I have sympathy for a lot of the marketers whom I meet these days when they hear the ‘S-Word’ and the ‘C-Word’. A few years ago, one could not attend any marketing event, hear a pitch or attend a conference without the mentioning of User Generated Content or SEO. These, were the guarantees to marketing success and the world seemed full of approaches that had more bluster and spin than substance. No doubt, SEO and smart content systems were part of the mix but the noise was deafening and after a while one suspected an over-sell and over-kill. And today, one can see marketing colleagues roll their eyes when the conversation turns to matters Social and Content related. Dave Kerpen, founder of an award-winning digital agency is in the vanguard of the charge of social marketing. His book ‘Likeable Social Media’ immerses you in the reality that is social media, digital networks and what this means for marketers and consumers. The book is dense and detailed. It is full of bullet pointed notes, explanations, links and advice on the role of Facebook, Twitter and YouTube to marketers. This book covers a big territory; from improving e-commerce capability to managing reputation and online PR when customers take to Twitter and Facebook to rant about how poor your service is. The book can overwhelm but there is real gold in his advice. And when Seth Godin is a fan (“Dave takes you on a guided tour of how to be human in a digital world”) – then you know Kerpen must be on to something. A big part of Kerpen’s advice is the importance of listening and being authentic. In a digital world this means more than the flash promotions, superstar endorsements, hi-tech gadgetry and big digital media budgets. Is marketing and service now really all about ‘social’ and ‘digital’? Or is this really just about sticking to the basics of marketing and ensuring that we delight and serve – whether offline or online? Something to discuss. Meantime, you can buy ‘Likeable Social Media’ buy Dave Kerpen here.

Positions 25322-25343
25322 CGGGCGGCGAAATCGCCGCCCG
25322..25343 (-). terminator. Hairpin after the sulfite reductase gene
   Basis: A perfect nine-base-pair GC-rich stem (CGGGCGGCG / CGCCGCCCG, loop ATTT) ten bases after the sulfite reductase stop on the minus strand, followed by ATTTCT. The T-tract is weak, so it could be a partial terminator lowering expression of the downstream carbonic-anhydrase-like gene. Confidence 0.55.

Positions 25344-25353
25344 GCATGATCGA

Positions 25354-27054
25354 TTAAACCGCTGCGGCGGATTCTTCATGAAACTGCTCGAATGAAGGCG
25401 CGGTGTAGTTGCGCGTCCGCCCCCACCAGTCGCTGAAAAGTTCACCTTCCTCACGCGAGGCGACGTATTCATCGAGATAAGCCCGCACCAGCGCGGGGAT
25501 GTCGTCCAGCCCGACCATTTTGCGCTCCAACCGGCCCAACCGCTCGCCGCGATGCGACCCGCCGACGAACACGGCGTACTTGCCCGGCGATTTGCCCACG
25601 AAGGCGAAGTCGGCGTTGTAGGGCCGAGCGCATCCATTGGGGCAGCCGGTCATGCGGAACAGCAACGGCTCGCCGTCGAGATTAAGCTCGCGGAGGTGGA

Pioneers of Digital by Springer & Carson
Companies and brands don’t really do anything. Visions, goals, objectives, ideas and plans are folly. The only things that really makes things happen are people. The people who can drive things forward in a corporate or take a risk if they are starting up themselves. Many of us know the brands and companies that have shaped our digital world; iTunes, Lastminute.com and TED.com. But who drove these from ideas into marketing benchmarks? What was the role of Denzyl Fiegelson, Martha Lane-Fox and June Cohen? In Pioneers of Digital, Paul Springer and Mel Carson introduce us to the people who have led the way.
So, how do the pioneers of digital create heaps of original ideas and work on things years in the future? Well, the interesting answer is that for most, they do not. The focus for many of the pioneers is more on the present, of developing and launching what is possible now, with the technology that is available this month, rather than aiming to change the world in five years time. It is a practical point that this mirrors the ‘test and learn’ approach famously described by Eric Ries in ‘Lean Start Up’. Or, as my lecturer in law once told me, ‘little steps Andrew, little steps’. Pioneering is step by step and the reality is you need to be more smart entrepreneur than cutting edge brilliant inventor. As Springer and Carson point out; ‘Many platforms claim to be the first of their kind and online marketers still pluck new big ideas for digital. Yet originators rarely make big bucks from eureka moments.’ This is a great piece of advice for anyone involved in digital innovation and especially if you are spending money on consultants, designers and web developers. It is easy to sink money into digital projects on the basis of originality and innovation. Other key lessons from these pioneers include building the right business model, understanding the notion of free, the importance of content – and the value of having a variety of skills that can be blended together to build digital results. All of the pioneers interviewed seem to share a passion for creating something useful and genuinely enjoying what they do. And in common with a lot of great entrepreneurs and ability to keep things simple. For many of us who have had to work on digital campaigns, content deals and releases that never turn out as we expected it is a lesson that is often learnt the hard way. Whilst this book is not positioned as a ‘how to’ manual or handbook for digital marketing, there is some highly practical advice you can take into your work. You can buy Pioneers of Digital by Paul Springer and Mel Carson here.
Book Reviews Part One: Partnership, Franchising And Brandscaping
The first part of this series features additional reviews of ‘Strategic Partnering’ by Luc Bardin,‘Brandscaping’ by Andrew M Davis and ‘Media Franchising’ by Derek Johnson. You can read more about them – here.